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 The government terminates the contract of an assistant deputy minister for education

Renaud Philippe Archives Le Devoir Marie-Dominique Taillon had been suspended due to allegations concerning her management while she directed the Marie-Victorin School Service Center.

The government terminated the contract of Assistant Deputy Minister of Education Marie-Dominique Taillon after suspending her due to allegations regarding her management while she headed the Center de services scolaire (CSS) Marie -Victorin.

A decree adopted by the Council of Ministers on November 1, published this week, made this decision official.

“It is ordered, on the recommendation of the Prime Minister, that the contract engagement of Ms. Marie-Dominique Taillon as assistant deputy minister at the Ministry of Education be terminated,” indicates the document.

The office of the Minister of Education, Bernard Drainville, declined to comment.

In June, Mr. Drainville himself announced the temporary suspension of Ms. Taillon following the publication from a report from Devoircovering the period when she was at the head of CSS Marie-Victorin.

Mr. Drainville had affirmed that checks were underway in this area. The minister also recalled the two analyzes of the work climate already begun by the CSS, which was the target of an investigation by the Permanent Anti-Corruption Unit (UPAC).

Ms. Taillon’s LinkedIn page says she is now a “consultant, manager, strategic support and special project delivery.” The former deputy minister, appointed in March 2022, published a statement on the social network to explain the end of her mandate, which ended prematurely, before the scheduled date in March 2027.

“I announce my retirement from the public service after more than 30 years in the world of education to analyze new opportunities in the private sector,” she wrote.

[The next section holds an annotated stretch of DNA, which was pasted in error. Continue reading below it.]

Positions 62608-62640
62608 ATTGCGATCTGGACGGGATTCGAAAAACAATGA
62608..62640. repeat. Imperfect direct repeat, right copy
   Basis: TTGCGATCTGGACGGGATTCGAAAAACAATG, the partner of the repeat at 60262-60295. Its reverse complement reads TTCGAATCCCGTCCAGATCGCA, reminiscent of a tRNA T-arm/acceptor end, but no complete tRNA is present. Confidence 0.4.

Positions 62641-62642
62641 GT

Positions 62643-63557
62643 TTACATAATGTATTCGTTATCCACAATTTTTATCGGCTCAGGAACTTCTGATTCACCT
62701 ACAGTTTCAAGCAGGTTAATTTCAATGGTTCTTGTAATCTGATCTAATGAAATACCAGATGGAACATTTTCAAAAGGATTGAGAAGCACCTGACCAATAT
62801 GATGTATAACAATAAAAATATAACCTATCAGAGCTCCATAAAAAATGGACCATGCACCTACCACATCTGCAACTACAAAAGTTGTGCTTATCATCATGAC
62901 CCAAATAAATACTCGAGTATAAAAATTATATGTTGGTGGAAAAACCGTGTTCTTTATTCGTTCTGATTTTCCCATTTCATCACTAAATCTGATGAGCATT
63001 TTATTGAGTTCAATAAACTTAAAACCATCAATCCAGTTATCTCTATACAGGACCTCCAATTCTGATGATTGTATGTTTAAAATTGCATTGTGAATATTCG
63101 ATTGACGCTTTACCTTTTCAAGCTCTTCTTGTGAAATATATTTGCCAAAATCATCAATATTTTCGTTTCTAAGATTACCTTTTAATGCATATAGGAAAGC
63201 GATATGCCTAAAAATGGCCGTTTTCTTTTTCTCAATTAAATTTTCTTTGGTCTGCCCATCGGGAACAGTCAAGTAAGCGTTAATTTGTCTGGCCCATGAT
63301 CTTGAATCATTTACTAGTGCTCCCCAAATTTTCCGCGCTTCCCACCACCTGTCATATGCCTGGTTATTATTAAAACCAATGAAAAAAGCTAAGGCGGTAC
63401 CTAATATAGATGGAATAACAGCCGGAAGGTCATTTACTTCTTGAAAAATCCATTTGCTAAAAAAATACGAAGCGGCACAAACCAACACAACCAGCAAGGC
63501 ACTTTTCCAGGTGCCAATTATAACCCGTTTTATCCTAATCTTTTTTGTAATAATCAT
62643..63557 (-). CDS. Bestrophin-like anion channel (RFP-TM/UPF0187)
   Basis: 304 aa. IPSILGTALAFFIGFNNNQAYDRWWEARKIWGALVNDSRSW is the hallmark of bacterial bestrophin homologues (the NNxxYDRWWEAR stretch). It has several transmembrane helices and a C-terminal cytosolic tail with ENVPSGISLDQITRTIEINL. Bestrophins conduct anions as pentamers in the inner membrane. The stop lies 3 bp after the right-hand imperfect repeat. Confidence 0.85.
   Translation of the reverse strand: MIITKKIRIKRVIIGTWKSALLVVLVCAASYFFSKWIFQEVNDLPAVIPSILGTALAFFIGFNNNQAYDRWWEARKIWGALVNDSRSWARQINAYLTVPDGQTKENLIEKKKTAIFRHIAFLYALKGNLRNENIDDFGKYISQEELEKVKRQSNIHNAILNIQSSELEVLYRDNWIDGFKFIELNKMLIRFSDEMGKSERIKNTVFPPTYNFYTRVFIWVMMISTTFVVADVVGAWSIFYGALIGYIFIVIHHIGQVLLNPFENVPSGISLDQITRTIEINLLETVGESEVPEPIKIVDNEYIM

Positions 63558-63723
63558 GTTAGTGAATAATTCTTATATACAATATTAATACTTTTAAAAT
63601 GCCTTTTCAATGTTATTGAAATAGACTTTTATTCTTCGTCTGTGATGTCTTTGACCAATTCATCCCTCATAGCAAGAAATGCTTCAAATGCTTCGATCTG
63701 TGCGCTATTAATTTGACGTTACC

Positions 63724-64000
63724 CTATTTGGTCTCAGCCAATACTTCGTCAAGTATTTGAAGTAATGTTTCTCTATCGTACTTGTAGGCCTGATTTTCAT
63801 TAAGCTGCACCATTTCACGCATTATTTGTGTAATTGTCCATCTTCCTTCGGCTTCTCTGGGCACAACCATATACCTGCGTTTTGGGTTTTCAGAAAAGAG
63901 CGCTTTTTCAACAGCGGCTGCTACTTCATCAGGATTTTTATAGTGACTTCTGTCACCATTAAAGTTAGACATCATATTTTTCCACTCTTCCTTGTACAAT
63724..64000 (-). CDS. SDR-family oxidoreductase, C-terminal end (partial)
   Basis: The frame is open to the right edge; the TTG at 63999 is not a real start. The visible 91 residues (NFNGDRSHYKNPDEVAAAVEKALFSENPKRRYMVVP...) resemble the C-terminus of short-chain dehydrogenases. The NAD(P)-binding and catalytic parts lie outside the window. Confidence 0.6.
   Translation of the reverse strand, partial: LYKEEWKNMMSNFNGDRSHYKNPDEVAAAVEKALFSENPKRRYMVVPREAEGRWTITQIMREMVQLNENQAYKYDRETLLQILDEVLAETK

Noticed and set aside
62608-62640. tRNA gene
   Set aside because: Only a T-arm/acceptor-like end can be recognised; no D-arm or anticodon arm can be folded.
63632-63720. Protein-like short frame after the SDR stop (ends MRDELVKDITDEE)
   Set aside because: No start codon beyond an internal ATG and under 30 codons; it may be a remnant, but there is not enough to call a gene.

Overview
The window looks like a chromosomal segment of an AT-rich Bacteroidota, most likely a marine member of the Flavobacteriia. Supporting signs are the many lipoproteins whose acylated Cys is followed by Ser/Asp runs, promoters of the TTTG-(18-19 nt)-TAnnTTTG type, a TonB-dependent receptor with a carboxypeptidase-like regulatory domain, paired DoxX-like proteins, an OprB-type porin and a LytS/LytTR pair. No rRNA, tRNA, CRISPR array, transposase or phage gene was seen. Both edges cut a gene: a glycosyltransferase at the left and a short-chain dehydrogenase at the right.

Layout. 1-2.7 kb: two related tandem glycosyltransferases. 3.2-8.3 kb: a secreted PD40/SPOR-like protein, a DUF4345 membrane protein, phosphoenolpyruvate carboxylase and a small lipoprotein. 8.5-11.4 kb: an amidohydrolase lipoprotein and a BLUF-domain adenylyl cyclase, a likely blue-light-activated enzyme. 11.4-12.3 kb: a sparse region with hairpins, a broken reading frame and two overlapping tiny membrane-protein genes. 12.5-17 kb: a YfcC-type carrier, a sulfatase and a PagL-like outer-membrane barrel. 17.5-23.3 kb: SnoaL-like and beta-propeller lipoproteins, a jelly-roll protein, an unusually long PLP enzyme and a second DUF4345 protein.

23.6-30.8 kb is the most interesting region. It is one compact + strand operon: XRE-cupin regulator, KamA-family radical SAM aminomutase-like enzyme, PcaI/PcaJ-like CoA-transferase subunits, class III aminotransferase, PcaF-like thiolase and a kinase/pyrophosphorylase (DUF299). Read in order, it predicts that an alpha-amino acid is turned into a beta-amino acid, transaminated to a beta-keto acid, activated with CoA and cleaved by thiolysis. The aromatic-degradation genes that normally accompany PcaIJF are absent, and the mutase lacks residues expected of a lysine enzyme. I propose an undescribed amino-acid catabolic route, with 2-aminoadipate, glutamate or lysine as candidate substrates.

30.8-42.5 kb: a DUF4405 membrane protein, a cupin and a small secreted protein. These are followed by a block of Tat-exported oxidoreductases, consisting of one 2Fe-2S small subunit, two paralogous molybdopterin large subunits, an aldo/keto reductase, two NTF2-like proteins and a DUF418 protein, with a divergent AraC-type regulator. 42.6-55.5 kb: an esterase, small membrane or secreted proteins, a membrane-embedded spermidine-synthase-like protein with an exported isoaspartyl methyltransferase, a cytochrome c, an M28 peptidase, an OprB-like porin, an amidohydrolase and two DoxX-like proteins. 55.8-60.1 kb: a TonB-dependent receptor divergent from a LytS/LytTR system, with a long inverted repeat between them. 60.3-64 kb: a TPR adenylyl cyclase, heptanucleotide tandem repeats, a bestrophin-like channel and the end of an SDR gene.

When she was hired last year, Ms. Taillon received a salary of $197,303.

“Golden Parachute”

In a parliamentary committee, Liberal MP Marwah Rizqy expressed surprise that Ms. Taillon received a transition allowance, which she estimated to be at least $150,000, even though her contract had been terminated.

According to the member for Saint-Laurent, the rules governing Ms. Taillon's position provide for an exclusion clause to suspend the payment of this severance allowance in the event of dismissal “for just and sufficient cause.” p>

“Now she is entitled to a severance package while she was facing criminal allegations,” she stressed.

According to Ms. Rizqy, this type of situation can be difficult to handle. understand by the population.

“If someone is at fault, they don't like to see what we call the golden parachute,” she said. If you have made a mistake, there is dismissal, it is dismissal. Generally, the exclusion clause is applied. »

Mr. Drainville responded that these provisions are the responsibility of a secretariat of the Ministry of Executive Council, for which he is not responsible.

“The member for Saint-Laurent has well understood the very delicate nature of this matter, he said. All I can say on this matter, Ms. Taillon is no longer at the ministry and for everything else, I cannot comment. »

The Executive Council was not able, Wednesday afternoon, to provide details on Ms. Taillon's file.

With Zacharie Goudreault

Teilor Stone

By Teilor Stone

Teilor Stone has been a reporter on the news desk since 2013. Before that she wrote about young adolescence and family dynamics for Styles and was the legal affairs correspondent for the Metro desk. Before joining Thesaxon , Teilor Stone worked as a staff writer at the Village Voice and a freelancer for Newsday, The Wall Street Journal, GQ and Mirabella. To get in touch, contact me through my teilor@nizhtimes.com 1-800-268-7116